Stop me if you’ve heard this before. At the beginning of this month, Site Selection magazine ranked North Carolina third on its list of the top 10 business climates in the country.
Site Selection is a magazine that’s well read by economic developers and the corporate people who decide where they’re going to locate new plants and offices. Making the top 10 is a good thing. And North Carolina has been on that list for as long as I can remember.
This time, Georgia and Louisiana are ahead of us, and Texas is one place behind us. Site Selection has a strong Southern bias. Not a single Western state is on the list, nor any from the Northeast. Ohio is the only non-Southerner on it.
A week later, Forbes magazine published its top 10, and there we were again, at No. 3. But the Forbes list was strikingly different from the Site Selection picks. Utah ranked No. 1 and North Dakota, whose economy was dramatically brought to life by the fracking boom, ranked second. Virginia and Texas (4 and 6) made the list, of course, but so did such disparate places as Colorado (5), Nebraska (7), Washington state (8) and Minnesota (9).
My former home state of Massachusetts surprisingly ranked 13th on the list, even though it came in at 49th in business costs. But it ranked first in quality of life (even with New England winters) and third in labor supply, which likely refers to the abundance of highly educated, ready-for-high-tech workers there.
Forbes ranked North Carolina fourth in business costs, seventh in labor supply, second in regulatory environment (or lack thereof), but 24th in economic climate and 31st in quality of life – two issues that could hurt us.
Gov. Pat McCrory’s office sent out a news release trumpeting the story. If he’s running for re-election in two years, he’s up for a tough battle against Attorney General Roy Cooper, and he’ll want to take full credit for our economic revival. So will the Republican lawmakers who rule the General Assembly and who have created that nearly invisible regulatory environment.
But don’t believe them. Fact is, we’ve never had much of a regulatory environment here, at least not compared with other states. As Forbes points out, North Carolina’s percentage of unionized workers is the smallest in the country, and labor costs here are the third-lowest. That’s nothing new.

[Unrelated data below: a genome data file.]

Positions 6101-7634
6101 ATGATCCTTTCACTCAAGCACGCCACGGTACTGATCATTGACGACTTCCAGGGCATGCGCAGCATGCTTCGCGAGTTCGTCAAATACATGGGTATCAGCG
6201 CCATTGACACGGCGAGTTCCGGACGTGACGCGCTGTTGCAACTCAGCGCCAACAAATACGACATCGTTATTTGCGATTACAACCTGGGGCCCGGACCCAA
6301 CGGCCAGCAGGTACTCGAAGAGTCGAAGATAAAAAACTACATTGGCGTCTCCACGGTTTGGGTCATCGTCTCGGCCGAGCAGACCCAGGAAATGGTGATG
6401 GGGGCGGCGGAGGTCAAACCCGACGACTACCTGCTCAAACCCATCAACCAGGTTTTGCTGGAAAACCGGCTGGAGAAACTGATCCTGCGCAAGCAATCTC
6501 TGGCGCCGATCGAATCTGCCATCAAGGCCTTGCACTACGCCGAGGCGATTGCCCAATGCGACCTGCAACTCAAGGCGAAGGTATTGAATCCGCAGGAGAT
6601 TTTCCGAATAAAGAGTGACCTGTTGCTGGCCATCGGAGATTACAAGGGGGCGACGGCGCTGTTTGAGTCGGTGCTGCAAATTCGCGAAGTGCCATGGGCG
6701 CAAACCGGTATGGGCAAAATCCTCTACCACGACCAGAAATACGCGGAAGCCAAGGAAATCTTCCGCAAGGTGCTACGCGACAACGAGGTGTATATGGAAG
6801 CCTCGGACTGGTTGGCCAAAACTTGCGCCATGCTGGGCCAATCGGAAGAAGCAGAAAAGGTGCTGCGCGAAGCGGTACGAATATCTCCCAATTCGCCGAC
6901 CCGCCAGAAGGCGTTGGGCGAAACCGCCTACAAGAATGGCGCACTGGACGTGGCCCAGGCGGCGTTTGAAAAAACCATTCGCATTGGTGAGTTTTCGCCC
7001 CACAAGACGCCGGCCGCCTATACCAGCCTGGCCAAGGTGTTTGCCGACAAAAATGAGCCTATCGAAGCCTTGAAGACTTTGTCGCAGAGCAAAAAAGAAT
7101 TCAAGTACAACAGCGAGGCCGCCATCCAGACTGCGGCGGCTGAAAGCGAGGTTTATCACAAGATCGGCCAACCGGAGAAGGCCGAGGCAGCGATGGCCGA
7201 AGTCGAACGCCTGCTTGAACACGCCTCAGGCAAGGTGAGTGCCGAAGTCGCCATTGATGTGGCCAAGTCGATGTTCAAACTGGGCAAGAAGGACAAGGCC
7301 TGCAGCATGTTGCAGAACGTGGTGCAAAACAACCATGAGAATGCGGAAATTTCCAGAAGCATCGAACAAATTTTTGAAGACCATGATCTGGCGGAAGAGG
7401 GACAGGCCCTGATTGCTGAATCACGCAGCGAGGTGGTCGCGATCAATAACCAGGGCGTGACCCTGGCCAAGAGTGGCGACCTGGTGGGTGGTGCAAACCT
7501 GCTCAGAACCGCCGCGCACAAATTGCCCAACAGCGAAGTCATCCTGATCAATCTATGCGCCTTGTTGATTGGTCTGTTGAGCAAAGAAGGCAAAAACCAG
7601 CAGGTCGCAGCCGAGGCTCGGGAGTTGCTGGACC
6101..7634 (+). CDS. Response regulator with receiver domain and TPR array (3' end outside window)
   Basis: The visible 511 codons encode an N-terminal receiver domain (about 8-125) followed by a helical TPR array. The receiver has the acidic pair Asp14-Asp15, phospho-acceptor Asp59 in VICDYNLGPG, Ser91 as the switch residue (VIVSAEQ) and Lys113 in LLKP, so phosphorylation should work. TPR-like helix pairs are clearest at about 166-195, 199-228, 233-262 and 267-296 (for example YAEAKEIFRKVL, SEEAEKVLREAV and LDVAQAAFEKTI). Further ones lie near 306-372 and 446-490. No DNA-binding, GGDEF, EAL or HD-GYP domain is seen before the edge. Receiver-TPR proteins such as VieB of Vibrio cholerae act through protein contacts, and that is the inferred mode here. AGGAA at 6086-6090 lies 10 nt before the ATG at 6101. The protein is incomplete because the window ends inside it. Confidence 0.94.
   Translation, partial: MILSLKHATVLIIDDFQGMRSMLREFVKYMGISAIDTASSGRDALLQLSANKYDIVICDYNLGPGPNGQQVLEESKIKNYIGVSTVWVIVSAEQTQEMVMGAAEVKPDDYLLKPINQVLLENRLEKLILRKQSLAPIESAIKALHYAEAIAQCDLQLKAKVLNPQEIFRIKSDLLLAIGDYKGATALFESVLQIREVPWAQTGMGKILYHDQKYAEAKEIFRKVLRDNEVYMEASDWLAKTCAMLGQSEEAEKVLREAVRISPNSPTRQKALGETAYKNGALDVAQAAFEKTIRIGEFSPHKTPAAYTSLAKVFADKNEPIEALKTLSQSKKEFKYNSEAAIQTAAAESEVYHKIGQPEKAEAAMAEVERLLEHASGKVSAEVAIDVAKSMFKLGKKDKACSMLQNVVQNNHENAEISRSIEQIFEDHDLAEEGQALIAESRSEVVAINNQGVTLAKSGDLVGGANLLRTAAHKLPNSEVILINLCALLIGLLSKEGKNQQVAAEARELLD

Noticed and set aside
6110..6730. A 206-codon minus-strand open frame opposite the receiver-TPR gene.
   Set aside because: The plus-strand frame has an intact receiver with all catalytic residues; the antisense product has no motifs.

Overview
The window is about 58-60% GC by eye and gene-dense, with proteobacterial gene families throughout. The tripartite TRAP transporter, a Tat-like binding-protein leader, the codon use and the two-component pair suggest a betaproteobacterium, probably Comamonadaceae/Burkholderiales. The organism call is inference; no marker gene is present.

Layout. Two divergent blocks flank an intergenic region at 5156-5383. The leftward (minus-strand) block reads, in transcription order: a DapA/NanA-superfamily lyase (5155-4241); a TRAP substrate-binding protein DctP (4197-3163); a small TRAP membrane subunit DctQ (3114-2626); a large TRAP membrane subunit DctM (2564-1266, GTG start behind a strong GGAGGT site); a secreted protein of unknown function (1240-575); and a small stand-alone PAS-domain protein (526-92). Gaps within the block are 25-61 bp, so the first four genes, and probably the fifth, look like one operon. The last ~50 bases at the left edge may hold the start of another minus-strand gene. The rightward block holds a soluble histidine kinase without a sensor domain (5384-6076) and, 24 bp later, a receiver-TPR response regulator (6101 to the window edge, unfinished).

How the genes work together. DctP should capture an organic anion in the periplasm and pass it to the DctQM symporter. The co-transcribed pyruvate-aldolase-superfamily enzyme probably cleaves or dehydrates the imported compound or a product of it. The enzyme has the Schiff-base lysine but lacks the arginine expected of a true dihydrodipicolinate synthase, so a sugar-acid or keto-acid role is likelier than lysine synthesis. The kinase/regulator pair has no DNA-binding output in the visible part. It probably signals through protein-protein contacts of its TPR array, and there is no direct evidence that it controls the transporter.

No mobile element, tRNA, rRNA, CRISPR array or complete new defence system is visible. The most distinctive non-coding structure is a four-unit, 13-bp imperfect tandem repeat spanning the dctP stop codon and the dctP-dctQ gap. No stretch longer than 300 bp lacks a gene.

And one more thing: Forbes says “North Carolina has ranked in the top five overall each year of our Best States study.”
Year after year, for way longer than I’ve been here, Forbes, Site Selection and other institutions that rank business climates have had North Carolina on their short list. It’s a good place for corporations to do business. And neither Democrats nor Republicans have yet been able to destroy that distinction.
But they could.
We have, for example, a deteriorating transportation infrastructure and steadily declining tax revenues flowing into our highway funds. We are lagging in workforce training, especially for high-tech, and lawmakers appear determined to gut our incentives programs. All of those areas are important criteria in ranking this state’s appeal for economic development. And they’re important to companies thinking about moving here.
But the real bottom line is hopeful: North Carolina is such a good destination for business that neither political party has been able to screw it up. The message to Raleigh is simple: Hold a steady course. Do the basics and make us the Good Roads State again. And train a second-to-none workforce. Then get out of the way. We’ll be fine.
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Tim White is the Fayetteville Observer’s editorial page editor.